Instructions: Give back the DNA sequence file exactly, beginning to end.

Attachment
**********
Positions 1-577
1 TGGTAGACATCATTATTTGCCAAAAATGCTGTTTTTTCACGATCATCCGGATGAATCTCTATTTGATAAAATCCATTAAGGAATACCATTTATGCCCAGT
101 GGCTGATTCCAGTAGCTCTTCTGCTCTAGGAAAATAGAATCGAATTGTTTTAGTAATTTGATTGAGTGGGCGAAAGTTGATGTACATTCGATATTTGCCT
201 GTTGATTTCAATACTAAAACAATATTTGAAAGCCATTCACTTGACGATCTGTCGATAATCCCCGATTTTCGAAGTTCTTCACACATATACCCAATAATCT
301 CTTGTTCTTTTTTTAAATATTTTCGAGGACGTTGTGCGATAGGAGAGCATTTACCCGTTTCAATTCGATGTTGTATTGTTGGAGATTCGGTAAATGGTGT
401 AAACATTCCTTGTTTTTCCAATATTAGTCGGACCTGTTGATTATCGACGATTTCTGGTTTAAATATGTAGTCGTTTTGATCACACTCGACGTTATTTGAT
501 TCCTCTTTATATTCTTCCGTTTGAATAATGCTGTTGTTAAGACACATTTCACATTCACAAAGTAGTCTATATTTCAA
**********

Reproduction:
Positions 1-577
1 TGGTAGACATCATTATTTGCCAAAAATGCTGTTTTTTCACGATCATCCGGATGAATCTCTATTTGATAAAATCCATTAAGGAATACCATTTATGCCCAGT
101 GGCTGATTCCAGTAGCTCTTCTGCTCTAGGAAAATAGAATCGAATTGTTTTAGTAATTTGATTGAGTGGGCGAAAGTTGATGTACATTCGATATTTGCCT
201 GTTGATTTCAATACTAAAACAATATTTGAAAGCCATTCACTTGACGATCTGTCGATAATCCCCGATTTTCGAAGTTCTTCACACATATACCCAATAATCT
301 CTTGTTCTTTTTTTAAATATTTTCGAGGACGTTGTGCGATAGGAGAGCATTTACCCGTTTCAATTCGATGTTGTATTGTTGGAGATTCGGTAAATGGTGT
401 AAACATTCCTTGTTTTTCCAATATTAGTCGGACCTGTTGATTATCGACGATTTCTGGTTTAAATATGTAGTCGTTTTGATCACACTCGACGTTATTTGAT
501 TCCTCTTTATATTCTTCCGTTTGAATAATGCTGTTGTTAAGACACATTTCACATTCACAAAGTAGTCTATATTTCAA